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Rain Barrels: Harvesting the Heavens Saving Streams


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Matt Berres is the Director of Maintenance Operations for Greenbelt Homes Inc. (GHI). He is responsible for developing and implementing GHI’s stormwater management program and supporting efforts to promote sustainability throughout the coop. He has led efforts to encourage rain barrel usage in Greenbelt and designed and implemented numerous bioretention rain gardens in the community. Prior to joining GHI, Matt led watershed education and restoration programs for the Potomac Conservancy, a regional non-profit dedicated to protecting the Potomac River watershed. Matt will talk about GHI’s rain barrel program and its other storm water management activities to reduce the coop’s pollution impact on the Chesapeake Bay Watershed.

Published in: Self Improvement
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Rain Barrels: Harvesting the Heavens Saving Streams

  1. 1. Rain Barrels: Harvesting the Heavens Saving Streams
  2. 2. A cooperative project of Greenbelt Homes, Inc. and the City of Greenbelt Woodlands Committee, and Sustainable Design and Practices Committee Greenbelt Advisory Committee on Environmental Sustainability (Green ACES)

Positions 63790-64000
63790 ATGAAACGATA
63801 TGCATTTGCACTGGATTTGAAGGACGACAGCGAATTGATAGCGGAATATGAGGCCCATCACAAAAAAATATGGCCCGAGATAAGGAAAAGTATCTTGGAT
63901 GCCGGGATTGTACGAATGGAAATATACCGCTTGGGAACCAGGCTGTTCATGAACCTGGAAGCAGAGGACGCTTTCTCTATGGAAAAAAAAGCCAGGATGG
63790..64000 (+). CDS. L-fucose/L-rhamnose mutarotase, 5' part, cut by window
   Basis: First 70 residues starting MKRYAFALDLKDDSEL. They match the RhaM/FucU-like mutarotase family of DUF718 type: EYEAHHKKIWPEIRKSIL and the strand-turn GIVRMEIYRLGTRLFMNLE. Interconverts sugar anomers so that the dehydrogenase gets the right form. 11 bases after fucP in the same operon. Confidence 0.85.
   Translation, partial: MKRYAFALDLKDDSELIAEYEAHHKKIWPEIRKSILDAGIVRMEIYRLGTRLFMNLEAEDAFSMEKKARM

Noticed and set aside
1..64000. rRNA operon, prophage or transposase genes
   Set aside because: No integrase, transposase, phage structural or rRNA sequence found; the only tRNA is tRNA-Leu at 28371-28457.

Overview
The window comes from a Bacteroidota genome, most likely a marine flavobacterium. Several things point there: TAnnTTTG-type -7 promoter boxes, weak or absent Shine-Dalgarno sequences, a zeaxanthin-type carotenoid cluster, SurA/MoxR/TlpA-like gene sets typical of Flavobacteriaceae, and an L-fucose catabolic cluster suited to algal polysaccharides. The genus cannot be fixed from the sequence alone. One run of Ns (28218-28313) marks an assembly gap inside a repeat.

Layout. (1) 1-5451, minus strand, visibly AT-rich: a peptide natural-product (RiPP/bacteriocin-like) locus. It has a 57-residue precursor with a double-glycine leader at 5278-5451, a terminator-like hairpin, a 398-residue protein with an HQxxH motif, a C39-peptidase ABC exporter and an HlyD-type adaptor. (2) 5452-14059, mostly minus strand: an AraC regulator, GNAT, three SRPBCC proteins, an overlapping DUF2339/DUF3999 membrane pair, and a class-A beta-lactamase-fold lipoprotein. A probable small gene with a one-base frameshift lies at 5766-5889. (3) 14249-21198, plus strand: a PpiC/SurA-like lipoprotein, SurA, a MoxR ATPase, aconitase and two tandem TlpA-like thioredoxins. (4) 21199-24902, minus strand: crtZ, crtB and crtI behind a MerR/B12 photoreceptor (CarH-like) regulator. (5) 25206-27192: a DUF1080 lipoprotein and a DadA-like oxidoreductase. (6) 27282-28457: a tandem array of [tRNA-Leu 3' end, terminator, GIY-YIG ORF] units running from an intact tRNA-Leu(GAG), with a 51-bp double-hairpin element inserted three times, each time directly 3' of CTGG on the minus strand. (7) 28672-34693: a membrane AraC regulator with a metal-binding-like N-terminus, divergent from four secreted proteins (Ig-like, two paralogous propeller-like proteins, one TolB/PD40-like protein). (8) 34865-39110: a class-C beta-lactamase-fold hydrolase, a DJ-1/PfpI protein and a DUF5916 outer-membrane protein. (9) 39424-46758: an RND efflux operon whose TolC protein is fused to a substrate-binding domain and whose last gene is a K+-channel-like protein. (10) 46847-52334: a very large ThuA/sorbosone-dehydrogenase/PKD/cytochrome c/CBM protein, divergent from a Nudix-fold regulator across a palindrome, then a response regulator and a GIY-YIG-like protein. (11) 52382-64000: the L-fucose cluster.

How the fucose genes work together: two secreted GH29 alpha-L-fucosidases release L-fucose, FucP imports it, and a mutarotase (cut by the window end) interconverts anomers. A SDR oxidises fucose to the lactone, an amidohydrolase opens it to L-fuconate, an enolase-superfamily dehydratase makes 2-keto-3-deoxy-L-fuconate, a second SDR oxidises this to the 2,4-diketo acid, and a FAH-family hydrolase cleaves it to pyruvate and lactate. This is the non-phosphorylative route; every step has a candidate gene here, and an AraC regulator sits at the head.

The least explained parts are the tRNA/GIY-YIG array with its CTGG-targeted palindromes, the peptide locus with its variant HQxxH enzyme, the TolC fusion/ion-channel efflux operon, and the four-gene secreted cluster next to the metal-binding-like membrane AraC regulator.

3. 3. What you will learn What are rain barrels Why are they important Where to order a barrel How to install and maintain a barrel Other cool stream saving practices
  4. 4. What is a Watershed? A watershed is the area of land that drains to a particular point along a stream
  5. 5. Hydrologic Cycle *Impervious cover produces*Impervious cover produces 16 times16 times moremore stormwater runoff than forest.stormwater runoff than forest.
  6. 6. Stream Quality Is Related to Impervious Cover < 5%< 5% Impervious CoverImpervious Cover 8-108-10% 2020% 30%30% > 65%> 65% From Center for Watershed Protection
  7. 7. 10% 40%25% Good Fair Poor Watershed Impervious Cover StreamQuality 60% 100% Sensitive Impacted Damaged Impervious Cover Model Severely Damaged Center for Watershed Protection Relationship Between Impervious Cover and Stream Quality
  8. 8. Pollutants and Problems Nutrients Sediment Trash Heavy metals (ex. Zinc, copper, lead) Pesticides/Herbicides Oil and grease Thermal
  9. 9. Pollutants Continued
  10. 10. Fresh Water At A Premium Water Planet: 70% of Earth is water, but… • Only 2.5% is freshwater. • Much is not accessible. If all earth's water was a 5-litre container, available fresh water would not fill a teaspoon! Where we use it: • Household use 10% - as much as 40% for outdoor use • Agriculture 70% - more than 50% of this is wasted. • Industry 20% By 2025, 2.8 Billion people on planet earth with face water scarcity.
  11. 11. Rain Barrels to the Rescue Why a rain barrel? • Collect “free” rain water • Water plants with non-chlorinated, renewable supply • Save money on water bills • Reduce runoff to streams • Save the planet!
  12. 12. Rain Barrels Commercially Manufactured
  13. 13. Rain Barrels Rainsaver, Raincube & Pepper Barrel
  14. 14. Rain Barrels Commercially Made – “Urban” Brand